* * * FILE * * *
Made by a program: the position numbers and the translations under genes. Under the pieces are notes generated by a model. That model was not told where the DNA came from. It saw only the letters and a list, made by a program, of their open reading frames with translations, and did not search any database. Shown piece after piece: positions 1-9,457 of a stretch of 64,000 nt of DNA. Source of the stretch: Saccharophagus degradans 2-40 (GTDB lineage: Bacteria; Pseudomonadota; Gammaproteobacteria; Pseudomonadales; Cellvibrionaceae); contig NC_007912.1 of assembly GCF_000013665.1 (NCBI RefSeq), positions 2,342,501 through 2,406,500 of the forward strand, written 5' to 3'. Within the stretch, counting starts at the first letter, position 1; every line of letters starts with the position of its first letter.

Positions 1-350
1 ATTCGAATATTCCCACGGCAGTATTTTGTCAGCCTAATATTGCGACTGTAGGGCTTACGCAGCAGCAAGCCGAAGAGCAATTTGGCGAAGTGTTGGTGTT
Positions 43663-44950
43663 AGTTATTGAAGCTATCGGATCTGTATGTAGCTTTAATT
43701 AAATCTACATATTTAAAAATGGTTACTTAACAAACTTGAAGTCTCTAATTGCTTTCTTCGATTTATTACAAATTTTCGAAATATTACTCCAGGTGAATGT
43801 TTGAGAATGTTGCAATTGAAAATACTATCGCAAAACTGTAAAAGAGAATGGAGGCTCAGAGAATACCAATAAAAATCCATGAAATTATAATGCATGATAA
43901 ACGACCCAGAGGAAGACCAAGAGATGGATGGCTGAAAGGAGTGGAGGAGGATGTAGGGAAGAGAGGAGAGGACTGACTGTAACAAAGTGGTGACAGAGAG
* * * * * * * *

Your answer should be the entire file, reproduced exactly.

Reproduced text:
Made by a program: the position numbers and the translations under genes. Under the pieces are notes generated by a model. That model was not told where the DNA came from. It saw only the letters and a list, made by a program, of their open reading frames with translations, and did not search any database. Shown piece after piece: positions 1-9,457 of a stretch of 64,000 nt of DNA. Source of the stretch: Saccharophagus degradans 2-40 (GTDB lineage: Bacteria; Pseudomonadota; Gammaproteobacteria; Pseudomonadales; Cellvibrionaceae); contig NC_007912.1 of assembly GCF_000013665.1 (NCBI RefSeq), positions 2,342,501 through 2,406,500 of the forward strand, written 5' to 3'. Within the stretch, counting starts at the first letter, position 1; every line of letters starts with the position of its first letter.

Positions 1-350
1 ATTCGAATATTCCCACGGCAGTATTTTGTCAGCCTAATATTGCGACTGTAGGGCTTACGCAGCAGCAAGCCGAAGAGCAATTTGGCGAAGTGTTGGTGTT
Positions 43663-44950
43663 AGTTATTGAAGCTATCGGATCTGTATGTAGCTTTAATT
43701 AAATCTACATATTTAAAAATGGTTACTTAACAAACTTGAAGTCTCTAATTGCTTTCTTCGATTTATTACAAATTTTCGAAATATTACTCCAGGTGAATGT
43801 TTGAGAATGTTGCAATTGAAAATACTATCGCAAAACTGTAAAAGAGAATGGAGGCTCAGAGAATACCAATAAAAATCCATGAAATTATAATGCATGATAA
43901 ACGACCCAGAGGAAGACCAAGAGATGGATGGCTGAAAGGAGTGGAGGAGGATGTAGGGAAGAGAGGAGAGGACTGACTGTAACAAAGTGGTGACAGAGAG